Thrasyllus of Mendes

Thrasyllus of Mendes (Greek: Θράσυλλος Μενδήσιος), also known as Thrasyllus of Alexandria and by his Roman citizenship name Tiberius Claudius Thrasyllus ( Τιβέριος Κλαύδιος Θράσυλλος; fl. second half of the 1st century BC and first half of the 1st century – died 36,), was an Egyptian Greek grammarian and literary commentator. Thrasyllus was an astrologer and a personal friend of the Roman emperor Tiberius, as mentioned in the Annals by Tacitus and The Twelve Caesars by Suetonius.

Thrasyllus was a famous astrologer and scholar who flourished in the early first century CE. He is mainly known as the personal astrologer to the Roman Emperor Tiberius, although he also arranged the works of Plato and Democritus, and may have played an influential role in the history of philosophy due to these editorial efforts.

He became a legendary figure in subsequent centuries due to his friendship and interactions with Tiberius, and his views on certain astrological techniques and concepts continued to be cited by astrologers for several centuries after his death.

The Life and Dating of Thrasyllus

The Roman historians Tacitus, Seutonius and Cassius Dio indicate that Tiberius began consulting Thrasyllus during the former’s self-imposed exile on the island of Rhodes, which took place between 6 BCE and 2 CE. Based on this we know that Thrasyllus was already established as a practicing astrologer by the late 1st century BCE, and he began his role as astrologer to the future Emperor at least by the year 2 CE, when Tiberius left Rhodes.

The Roman historian Cassius Dio informs us that the Emperor Tiberius died the following spring after the death of Thrasyllus (Dio, Roman History, 58: 27). Since we know from other sources that Tiberius died in the year 37, this puts Thrasyllus’ death as having taken place in the year 36 CE.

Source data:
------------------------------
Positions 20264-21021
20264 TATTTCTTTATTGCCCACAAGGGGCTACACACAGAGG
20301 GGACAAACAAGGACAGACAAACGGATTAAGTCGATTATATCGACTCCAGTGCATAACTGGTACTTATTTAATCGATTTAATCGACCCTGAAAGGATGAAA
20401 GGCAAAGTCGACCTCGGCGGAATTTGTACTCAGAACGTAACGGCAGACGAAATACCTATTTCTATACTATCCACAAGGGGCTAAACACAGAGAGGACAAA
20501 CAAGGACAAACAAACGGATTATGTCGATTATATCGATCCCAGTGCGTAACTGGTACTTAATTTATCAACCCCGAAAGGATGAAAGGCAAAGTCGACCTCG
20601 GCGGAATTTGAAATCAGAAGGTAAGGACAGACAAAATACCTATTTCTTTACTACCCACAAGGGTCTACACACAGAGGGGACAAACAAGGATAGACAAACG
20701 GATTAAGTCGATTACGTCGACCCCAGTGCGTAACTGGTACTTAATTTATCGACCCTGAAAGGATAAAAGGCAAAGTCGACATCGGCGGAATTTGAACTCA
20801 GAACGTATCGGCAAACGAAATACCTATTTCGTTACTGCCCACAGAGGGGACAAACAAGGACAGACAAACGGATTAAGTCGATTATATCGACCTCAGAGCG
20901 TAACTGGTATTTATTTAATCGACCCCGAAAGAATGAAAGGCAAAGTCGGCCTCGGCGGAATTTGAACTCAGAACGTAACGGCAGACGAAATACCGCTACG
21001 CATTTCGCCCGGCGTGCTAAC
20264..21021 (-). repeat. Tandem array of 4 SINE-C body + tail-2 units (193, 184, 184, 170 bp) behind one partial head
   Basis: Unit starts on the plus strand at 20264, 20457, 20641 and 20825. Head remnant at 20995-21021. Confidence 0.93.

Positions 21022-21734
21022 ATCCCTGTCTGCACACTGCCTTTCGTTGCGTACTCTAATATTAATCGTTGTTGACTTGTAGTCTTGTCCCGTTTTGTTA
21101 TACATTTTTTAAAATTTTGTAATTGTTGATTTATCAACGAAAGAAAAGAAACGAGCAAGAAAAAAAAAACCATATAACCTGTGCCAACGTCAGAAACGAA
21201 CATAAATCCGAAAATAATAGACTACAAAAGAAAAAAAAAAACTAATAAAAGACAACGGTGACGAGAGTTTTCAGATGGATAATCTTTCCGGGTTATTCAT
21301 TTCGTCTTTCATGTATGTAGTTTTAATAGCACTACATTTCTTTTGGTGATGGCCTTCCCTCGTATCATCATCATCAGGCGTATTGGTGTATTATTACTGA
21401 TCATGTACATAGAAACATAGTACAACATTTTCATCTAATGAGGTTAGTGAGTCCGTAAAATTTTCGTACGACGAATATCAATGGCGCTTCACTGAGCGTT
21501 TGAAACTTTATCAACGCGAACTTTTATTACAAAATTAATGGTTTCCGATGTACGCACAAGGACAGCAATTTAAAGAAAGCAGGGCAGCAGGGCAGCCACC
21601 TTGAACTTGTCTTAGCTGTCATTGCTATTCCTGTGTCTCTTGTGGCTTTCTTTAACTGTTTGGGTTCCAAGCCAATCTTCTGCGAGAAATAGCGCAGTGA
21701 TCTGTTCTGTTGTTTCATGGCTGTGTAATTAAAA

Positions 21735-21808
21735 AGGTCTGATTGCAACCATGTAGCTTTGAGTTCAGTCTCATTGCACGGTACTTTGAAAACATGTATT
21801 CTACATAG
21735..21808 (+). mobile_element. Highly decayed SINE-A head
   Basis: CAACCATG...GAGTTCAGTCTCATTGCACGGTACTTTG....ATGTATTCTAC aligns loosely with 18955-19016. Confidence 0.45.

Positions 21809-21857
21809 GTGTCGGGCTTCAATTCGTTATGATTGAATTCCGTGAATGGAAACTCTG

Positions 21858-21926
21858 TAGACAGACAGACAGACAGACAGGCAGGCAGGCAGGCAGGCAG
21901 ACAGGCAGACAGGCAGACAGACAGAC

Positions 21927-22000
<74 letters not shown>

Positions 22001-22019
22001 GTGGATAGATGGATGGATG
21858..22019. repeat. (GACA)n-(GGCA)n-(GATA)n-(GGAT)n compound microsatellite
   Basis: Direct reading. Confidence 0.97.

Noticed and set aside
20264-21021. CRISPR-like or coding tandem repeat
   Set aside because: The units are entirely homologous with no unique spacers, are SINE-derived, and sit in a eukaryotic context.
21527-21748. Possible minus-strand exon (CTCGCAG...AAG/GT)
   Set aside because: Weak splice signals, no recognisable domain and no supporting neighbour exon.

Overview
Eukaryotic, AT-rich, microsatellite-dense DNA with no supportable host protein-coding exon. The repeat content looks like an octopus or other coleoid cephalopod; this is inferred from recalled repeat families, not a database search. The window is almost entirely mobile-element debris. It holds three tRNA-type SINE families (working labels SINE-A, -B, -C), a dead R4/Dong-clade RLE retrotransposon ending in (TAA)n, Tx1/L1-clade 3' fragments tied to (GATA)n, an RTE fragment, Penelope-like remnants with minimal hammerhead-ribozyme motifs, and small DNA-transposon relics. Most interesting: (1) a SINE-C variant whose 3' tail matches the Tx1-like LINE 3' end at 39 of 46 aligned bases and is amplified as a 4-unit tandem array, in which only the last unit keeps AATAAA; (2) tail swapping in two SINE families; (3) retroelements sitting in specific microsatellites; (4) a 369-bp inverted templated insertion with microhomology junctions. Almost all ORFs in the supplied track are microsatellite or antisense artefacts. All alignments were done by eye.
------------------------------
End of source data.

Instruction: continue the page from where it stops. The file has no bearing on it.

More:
Full Name and Place of Origin

At some point Thrasyllus attained Roman citizenship through the help of Tiberius. A Roman inscription records that his full name became Tiberius Claudius Thrasyllus (T8 in Tarrant).

There is some dispute amongst historians over his place of origin. A number of secondary sources over the past century have said that Thrasyllus originated in Alexandria, although none of the extant testimonia seem to explicitly make this connection.

There are some fragments on the study of stones attributed to a Thrasyllus of Mendes (T11 in Tarrant), which was a city in northern Egypt, although it is not clear if this Thrasyllus is the same as the astrologer-philosopher. As Tarrant points out (Thrasyllan Platonism, p. 7, fn. 11), Thrasyllus’ interests are known to have been wide enough that there isn’t necessarily any reason to think that he could not have been the author of a work on stones. If he was in the fact author of this work, then the astrologer’s name was originally Thrasyllus of Mendes, although he is referred to almost universally in later sources simply as Thrasyllus.

Family and issue [1]

Thrasyllus married a Princess from the Kingdom of Commagene, whose name was Aka, often known as Aka II of Commagene. Aka was a Commagenian Monarch of Armenian, Greek and Median descent. Chronically, Aka is one of the daughters born to the former Commagenian ruling monarchs Mithridates III of Commagene and his cousin-wife Iotapa, thus was a sister of Antiochus III of Commagene. Through her parents, Aka was a descendant of the ruling monarchs of the Ptolemaic Kingdom. Aka is known from a preserved incomplete poem, that mentions Aka as the wife of Thrasyllus and mentions she was of royal origins. Thrasyllus married Aka at an unknown date in the late second half of the first century BC and the circumstances that led Thrasyllus to marry Aka are unknown.

Aka bore Thrasyllus two known children:

an unnamed daughter who married the Eques Lucius Ennius. She bore Ennius, a daughter called Ennia Thrasylla, who became the wife of Praetorian prefect Naevius Sutorius Macro, and perhaps a son called Lucius Ennius who was the father of Lucius Ennius Ferox, a Roman Soldier who served during the reign of the Roman emperor Vespasian from 69 until 79.

a son called Tiberius Claudius Balbilus, through whom he had further descendants.

Father of Balbillus